In her youth, the Catholic Church was a major force in her life. She was born and raised in a predominately Catholic neighborhood in New Orleans with very little exposure to non-Catholics until, as a teenager, she moved to Texas. She writes of her love of going to church as a child and the emphasis of God as part of the household that her parents instilled into her. It wasn't until young adulthood that she realized that because she was a woman, there were barriers put in front of her as regards her life in the Church. It was these barriers that caused her to turn away from the Catholic Church and ultimately from faith in general.
One of the things that impresses me about Rice is that at no point in time does she refer to her years as an atheist as a "black" period. She accepts her life for what it was, and if anything, her time away from the church helped her find her faith in a stronger and more grounded way. "Called Out of Darkness" focuses mostly on her youth and her return to faith. The years in between are covered adequately, but they are not what the book is about. This book was never intended to be a blow by blow memoir of her life, rather it is a portrait of a spiritual journey.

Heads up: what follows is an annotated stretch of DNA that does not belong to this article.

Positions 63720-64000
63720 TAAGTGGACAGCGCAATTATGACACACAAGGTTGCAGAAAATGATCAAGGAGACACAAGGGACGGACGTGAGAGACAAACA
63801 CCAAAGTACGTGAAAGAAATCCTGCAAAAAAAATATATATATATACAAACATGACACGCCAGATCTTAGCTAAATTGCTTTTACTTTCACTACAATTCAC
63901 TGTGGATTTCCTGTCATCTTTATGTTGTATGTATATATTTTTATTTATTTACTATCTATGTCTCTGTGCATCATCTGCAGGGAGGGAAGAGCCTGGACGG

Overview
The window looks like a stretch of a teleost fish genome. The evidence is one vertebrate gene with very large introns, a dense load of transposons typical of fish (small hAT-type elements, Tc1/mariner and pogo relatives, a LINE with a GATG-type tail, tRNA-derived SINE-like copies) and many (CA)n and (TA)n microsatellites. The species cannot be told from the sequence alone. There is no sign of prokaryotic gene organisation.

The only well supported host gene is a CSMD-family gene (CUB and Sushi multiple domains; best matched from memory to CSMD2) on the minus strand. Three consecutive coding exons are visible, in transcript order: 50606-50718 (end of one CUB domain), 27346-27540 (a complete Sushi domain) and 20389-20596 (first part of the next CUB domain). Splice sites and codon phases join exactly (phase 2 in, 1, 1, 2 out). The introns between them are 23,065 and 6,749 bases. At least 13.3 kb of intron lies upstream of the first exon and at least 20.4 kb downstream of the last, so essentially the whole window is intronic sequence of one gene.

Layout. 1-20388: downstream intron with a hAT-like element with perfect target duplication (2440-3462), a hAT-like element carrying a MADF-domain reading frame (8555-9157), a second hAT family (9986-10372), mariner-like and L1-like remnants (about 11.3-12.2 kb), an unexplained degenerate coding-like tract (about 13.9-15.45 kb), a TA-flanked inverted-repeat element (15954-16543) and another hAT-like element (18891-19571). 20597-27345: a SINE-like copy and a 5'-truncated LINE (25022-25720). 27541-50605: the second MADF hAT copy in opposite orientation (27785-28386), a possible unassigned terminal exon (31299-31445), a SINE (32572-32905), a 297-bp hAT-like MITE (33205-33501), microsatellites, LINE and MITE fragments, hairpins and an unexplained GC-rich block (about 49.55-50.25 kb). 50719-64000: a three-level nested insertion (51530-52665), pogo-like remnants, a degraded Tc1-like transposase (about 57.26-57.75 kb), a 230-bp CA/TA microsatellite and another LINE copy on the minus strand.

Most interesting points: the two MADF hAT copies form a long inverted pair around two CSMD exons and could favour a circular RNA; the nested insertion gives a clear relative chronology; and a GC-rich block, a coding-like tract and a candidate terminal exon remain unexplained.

Many times, memoirs can be self-absorbed and often writers see themselves through rose-colored glasses. Rice is very aware of her own flaws and the mistakes she has made in her life as well as her own graces and talents and she treats them all equally. In coming into her faith, Rice has learned to accept her life the way it is and to work every day to learn to love her fellow humans.
Rice, admittedly, has always been fascinated by history rather than current times and she chronicles both her early learning of religion as a child and her research as an adult in preparing to write about Christ. In the last chapter of the memoir, she chides herself for entering in to the realm of religion blindly without knowing what was happening in the Catholic Church and the current ecclesiastical climate. It is her answer to this, in the last chapter, that I admire most about the book.